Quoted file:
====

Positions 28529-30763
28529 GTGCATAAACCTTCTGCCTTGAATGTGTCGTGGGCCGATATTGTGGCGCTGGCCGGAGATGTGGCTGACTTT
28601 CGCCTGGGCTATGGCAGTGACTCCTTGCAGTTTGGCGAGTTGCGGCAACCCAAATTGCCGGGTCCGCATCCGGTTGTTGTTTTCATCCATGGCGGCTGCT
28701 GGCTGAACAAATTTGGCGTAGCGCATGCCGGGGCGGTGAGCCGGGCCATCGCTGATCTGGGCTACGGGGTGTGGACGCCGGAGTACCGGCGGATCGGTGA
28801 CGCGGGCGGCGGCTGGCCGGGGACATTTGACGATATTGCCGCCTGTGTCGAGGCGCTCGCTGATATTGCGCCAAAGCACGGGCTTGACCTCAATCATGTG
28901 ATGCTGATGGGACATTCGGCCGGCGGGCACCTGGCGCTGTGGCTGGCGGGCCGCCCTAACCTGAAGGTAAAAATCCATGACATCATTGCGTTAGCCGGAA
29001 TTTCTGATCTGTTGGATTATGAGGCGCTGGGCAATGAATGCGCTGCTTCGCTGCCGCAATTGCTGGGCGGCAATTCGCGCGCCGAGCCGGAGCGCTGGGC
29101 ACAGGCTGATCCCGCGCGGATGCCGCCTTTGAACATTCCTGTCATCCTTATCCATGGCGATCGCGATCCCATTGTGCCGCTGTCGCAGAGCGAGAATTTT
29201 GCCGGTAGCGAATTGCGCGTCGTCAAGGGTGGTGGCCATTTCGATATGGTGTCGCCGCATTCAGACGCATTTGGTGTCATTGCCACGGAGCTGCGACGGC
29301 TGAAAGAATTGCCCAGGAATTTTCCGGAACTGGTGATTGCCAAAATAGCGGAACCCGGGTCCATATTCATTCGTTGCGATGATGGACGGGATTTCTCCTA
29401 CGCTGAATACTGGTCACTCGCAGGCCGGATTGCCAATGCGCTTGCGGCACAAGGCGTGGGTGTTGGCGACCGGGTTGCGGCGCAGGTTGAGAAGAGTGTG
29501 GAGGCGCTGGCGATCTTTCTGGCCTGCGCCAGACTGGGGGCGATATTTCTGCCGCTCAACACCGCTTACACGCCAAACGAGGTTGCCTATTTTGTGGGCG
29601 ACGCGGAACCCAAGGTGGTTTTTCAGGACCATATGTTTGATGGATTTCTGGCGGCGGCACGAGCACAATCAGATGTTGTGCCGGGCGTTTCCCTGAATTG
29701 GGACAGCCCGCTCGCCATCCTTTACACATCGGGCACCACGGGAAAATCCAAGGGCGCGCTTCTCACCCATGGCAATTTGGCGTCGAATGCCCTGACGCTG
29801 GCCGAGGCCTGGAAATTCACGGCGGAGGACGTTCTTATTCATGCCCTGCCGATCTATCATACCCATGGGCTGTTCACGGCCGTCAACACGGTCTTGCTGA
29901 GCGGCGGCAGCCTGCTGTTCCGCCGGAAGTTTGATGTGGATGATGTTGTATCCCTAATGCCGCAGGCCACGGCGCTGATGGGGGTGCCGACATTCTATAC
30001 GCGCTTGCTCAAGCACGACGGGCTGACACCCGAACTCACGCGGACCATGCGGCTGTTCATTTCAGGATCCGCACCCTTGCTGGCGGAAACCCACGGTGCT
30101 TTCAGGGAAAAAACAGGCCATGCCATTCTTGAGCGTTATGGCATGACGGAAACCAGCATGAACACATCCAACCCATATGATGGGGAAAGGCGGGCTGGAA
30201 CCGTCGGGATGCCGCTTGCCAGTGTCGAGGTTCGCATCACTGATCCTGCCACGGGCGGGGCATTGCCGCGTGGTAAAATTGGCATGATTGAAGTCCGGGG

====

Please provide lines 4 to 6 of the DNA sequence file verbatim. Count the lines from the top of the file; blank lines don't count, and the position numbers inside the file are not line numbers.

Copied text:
28701 GGCTGAACAAATTTGGCGTAGCGCATGCCGGGGCGGTGAGCCGGGCCATCGCTGATCTGGGCTACGGGGTGTGGACGCCGGAGTACCGGCGGATCGGTGA
28801 CGCGGGCGGCGGCTGGCCGGGGACATTTGACGATATTGCCGCCTGTGTCGAGGCGCTCGCTGATATTGCGCCAAAGCACGGGCTTGACCTCAATCATGTG
28901 ATGCTGATGGGACATTCGGCCGGCGGGCACCTGGCGCTGTGGCTGGCGGGCCGCCCTAACCTGAAGGTAAAAATCCATGACATCATTGCGTTAGCCGGAA